Range Report: "Snake Slayer"

I finally got that derringer I ordered... er, six months ago? Nine months ago? Something like that.

I'd ordered a Bond Arms Texas Defender, but what I actually got was their upgrade model, which for some reason they decided to call the Snake Slayer. All Bond Arms guns are essentially the same, with one variation off the standard double-barrel derringer:

Texas Defender: 3" barrel, short grip.
Cowboy Defender: 3" barrel, short grip, no trigger guard (so it looks like an old Remington derringer for Cowboy Action shooters).
Century 2000: 3.5" barrel, short grip.
Snake Slayer: 3.5" barrel, long grip.

All of which means nothing, since you can buy the extra sized grip as an aftermarket, plus the barrels are interchangable. So what you're really buying is the one you want out of the box, but you can make it into any of them (including the Cowboy, as the trigger guard is removable). Plus, you can buy a barrel for your same derringer that can shoot pretty much any major cartridge made, from .22 LR to .44 Special or .45 Long Colt. All you need is an allen wrench, included, and you can swap out barrels as easy as easy can be.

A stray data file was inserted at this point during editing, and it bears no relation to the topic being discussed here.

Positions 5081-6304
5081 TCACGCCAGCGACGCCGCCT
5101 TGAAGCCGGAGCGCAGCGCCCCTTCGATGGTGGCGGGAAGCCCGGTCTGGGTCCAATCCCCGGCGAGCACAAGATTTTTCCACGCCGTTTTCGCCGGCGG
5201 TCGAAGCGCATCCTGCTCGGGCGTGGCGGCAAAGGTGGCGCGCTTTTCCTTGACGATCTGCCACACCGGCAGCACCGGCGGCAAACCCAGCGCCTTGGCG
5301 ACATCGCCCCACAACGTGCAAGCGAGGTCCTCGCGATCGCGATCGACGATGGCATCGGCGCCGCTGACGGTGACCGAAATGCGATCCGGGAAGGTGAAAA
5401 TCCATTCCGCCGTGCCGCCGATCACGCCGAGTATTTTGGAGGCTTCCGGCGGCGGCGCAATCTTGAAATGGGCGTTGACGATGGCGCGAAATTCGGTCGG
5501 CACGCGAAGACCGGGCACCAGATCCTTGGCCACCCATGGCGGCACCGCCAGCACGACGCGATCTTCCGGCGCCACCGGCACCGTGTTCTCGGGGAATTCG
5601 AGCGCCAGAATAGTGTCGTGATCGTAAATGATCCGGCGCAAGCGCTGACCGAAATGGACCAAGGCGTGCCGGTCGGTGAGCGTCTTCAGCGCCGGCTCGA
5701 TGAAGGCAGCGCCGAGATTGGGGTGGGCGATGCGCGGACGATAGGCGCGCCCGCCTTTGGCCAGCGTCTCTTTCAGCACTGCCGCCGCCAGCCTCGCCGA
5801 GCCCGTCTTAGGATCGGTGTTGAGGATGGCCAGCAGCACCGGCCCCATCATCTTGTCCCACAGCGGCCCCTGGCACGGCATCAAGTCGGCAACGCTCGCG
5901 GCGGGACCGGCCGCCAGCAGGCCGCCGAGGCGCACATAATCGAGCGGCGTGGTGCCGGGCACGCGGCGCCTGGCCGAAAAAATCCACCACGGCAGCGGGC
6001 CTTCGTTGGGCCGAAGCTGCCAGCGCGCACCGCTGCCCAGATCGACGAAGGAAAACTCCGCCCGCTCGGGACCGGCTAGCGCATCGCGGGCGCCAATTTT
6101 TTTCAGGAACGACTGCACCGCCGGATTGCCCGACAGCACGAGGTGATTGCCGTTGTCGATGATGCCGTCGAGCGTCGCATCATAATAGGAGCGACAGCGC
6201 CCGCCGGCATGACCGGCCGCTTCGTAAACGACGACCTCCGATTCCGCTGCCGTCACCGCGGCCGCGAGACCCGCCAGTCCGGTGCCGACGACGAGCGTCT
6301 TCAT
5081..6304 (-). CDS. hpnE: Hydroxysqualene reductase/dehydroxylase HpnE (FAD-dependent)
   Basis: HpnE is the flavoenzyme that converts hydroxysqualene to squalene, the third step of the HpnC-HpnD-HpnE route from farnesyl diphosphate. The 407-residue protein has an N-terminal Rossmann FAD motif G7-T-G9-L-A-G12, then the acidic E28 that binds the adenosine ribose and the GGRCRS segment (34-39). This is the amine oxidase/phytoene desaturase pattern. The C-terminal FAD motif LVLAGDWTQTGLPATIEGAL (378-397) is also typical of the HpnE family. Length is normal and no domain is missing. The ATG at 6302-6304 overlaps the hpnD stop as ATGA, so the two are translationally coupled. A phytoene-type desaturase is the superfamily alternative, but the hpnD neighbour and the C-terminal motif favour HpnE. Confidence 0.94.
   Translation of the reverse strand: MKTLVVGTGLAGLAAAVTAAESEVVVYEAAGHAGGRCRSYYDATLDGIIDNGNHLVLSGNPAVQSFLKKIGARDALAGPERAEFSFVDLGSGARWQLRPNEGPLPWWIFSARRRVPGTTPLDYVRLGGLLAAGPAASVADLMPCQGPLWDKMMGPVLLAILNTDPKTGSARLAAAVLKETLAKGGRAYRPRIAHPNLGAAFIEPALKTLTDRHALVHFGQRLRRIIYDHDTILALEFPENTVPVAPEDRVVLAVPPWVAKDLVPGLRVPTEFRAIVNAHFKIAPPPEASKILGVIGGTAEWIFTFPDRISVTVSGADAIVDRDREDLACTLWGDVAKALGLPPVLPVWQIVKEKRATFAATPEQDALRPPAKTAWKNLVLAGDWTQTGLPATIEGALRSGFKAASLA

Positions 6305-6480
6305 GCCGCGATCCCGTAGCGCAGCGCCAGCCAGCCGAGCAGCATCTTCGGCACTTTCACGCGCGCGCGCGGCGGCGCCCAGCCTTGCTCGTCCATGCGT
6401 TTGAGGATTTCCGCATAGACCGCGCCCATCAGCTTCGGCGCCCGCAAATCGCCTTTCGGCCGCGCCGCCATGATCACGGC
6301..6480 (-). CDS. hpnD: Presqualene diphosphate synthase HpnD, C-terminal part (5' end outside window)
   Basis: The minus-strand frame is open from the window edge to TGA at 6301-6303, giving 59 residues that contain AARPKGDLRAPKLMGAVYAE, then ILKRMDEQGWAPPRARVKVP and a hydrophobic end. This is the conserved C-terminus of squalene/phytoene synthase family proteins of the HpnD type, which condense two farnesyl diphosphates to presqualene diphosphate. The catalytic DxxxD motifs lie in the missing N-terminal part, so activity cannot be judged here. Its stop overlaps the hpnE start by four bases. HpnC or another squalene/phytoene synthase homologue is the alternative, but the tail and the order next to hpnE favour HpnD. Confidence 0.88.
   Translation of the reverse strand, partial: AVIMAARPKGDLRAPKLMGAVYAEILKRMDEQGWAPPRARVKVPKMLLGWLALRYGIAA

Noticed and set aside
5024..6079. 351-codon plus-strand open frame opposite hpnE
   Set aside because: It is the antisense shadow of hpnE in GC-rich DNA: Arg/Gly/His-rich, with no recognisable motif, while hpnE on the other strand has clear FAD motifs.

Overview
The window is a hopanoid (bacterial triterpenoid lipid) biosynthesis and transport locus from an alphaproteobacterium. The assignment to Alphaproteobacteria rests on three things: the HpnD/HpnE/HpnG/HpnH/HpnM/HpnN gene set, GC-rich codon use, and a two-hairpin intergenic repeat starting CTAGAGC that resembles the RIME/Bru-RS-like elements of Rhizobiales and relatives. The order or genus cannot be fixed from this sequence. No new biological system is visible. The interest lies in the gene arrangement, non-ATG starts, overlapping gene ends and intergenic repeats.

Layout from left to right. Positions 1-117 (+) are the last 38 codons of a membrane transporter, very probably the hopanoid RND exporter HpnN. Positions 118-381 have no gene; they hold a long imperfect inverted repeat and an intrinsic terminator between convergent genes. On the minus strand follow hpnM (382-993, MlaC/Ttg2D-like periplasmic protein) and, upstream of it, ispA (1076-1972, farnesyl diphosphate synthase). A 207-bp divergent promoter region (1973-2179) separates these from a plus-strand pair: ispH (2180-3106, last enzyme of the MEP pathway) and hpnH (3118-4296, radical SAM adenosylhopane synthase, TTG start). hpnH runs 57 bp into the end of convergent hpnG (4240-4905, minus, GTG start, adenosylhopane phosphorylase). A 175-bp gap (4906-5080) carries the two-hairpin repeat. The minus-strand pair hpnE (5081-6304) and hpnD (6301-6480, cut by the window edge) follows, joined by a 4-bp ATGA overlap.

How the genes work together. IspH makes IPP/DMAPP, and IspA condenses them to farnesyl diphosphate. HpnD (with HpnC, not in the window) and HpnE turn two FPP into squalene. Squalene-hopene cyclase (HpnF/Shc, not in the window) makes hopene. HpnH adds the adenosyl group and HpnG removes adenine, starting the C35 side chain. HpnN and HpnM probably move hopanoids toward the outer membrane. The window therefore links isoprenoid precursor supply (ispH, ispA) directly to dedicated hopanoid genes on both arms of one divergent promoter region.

This one is chambered for .45 Long Colt, but will also take .410 shotgun shells. In fact, Bond Arms will happily sell you .410 shotgun shells loaded with 00 buckshot. I was shooting Hornady .45 Long Colt "Cowboy" loads, which are cast lead without jackets.

There are four things which are notable.

1) This is an extremely challenging weapon. Recoil is stiff, the stiffest I've ever encountered in a handgun. It's got almost no barrel anyway, so accuracy is quite poor. Out of twenty rounds, I kept all of them on paper, but I only had one in the X ring; two in the eight ring; five in the six-seven ring; and the rest were just somewhere on the paper. Not good. Still, for defense at extremely close ranges (FBI crime reports suggest that most gunfights take place at less than ten feet) it would be adequate.